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Adoptive T-cell Transfer Therapy And Oncogene-Targeted Therapy For Melanoma: The Search For Synergy
Published 2013 · Medicine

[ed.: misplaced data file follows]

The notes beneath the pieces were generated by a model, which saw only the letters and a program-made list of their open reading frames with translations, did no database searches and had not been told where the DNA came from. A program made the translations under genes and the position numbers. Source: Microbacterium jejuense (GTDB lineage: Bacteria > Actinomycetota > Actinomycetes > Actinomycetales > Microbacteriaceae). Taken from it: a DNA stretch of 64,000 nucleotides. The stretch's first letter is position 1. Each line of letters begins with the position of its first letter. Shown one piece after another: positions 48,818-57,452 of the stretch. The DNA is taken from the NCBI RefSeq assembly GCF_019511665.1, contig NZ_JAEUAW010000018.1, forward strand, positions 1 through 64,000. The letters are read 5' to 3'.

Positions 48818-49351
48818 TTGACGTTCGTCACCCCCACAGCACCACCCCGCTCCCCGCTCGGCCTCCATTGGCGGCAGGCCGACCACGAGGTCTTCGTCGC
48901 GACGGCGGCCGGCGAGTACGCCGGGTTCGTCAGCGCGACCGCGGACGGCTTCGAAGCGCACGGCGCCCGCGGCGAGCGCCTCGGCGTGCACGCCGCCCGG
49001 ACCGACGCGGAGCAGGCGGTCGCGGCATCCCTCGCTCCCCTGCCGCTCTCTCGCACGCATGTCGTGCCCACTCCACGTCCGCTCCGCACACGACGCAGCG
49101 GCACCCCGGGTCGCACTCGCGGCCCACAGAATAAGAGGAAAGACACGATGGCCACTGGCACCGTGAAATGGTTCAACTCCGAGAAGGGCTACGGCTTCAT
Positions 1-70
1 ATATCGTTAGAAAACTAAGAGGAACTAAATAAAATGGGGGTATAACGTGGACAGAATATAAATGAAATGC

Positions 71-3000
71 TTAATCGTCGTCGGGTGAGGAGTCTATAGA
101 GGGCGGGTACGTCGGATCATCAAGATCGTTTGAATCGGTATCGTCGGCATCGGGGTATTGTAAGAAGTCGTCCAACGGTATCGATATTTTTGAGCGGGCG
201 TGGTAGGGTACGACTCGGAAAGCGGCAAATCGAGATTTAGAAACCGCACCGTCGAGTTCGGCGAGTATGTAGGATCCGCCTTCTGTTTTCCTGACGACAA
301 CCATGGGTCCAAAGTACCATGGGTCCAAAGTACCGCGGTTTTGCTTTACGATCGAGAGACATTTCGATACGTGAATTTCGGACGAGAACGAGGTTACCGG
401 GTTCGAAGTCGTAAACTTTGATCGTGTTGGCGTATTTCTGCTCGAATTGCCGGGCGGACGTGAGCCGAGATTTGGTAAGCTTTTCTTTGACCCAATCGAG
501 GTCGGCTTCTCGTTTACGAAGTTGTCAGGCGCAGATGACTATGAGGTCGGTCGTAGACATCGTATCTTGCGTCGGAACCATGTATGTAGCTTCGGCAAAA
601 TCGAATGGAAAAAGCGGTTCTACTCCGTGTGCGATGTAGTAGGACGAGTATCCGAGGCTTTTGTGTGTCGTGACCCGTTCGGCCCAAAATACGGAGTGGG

The clinical strengths of immunotherapy and small-molecule inhibitors targeting the mitogen-activated protein kinase (MAPK) pathway appear to be largely complementary for the treatment of advanced melanoma. In current practice, most patients with BRAF V600 mutant melanomas will see both modalities. Several in vitro and in vivo studies suggest that combining immunotherapy with MAPK inhibition may have synergistic effects. First, mouse models show that adoptive cell therapy (ACT) can be enhanced by vaccination. Rapid tumor destruction by vemurafenib could provide a vaccine-like stimulus to adoptively transferred T cells. Second, both in mice and in early clinical trials, melanoma metastases treated with MAPK inhibitors seem to display increased T-cell infiltrates. Third, MAPK inhibition upregulates the expression of some melanoma antigens and, therefore, may enhance T-cell recognition of vemurafenib-treated melanomas. Fourth, vemurafenib may sensitize tumor cells to immune destruction. Finally, some investigators have found that an optimal antitumor effect from MAPK inhibition is dependent on an intact host immune response. Currently, the Surgery Branch of the National Cancer Institute has initiated a phase II trial combining the BRAF inhibitor vemurafenib with ACT using tumor-infiltrating lymphocytes in patients with BRAF-mutant tumors to investigate the safety and efficacy of this combination. The proposed mechanisms for synergy between these two modalities can be complex, and their optimal combination may require testing a variety of sequences and schedules. Clin Cancer Res; 19(19); 5292–9. ©2013 AACR.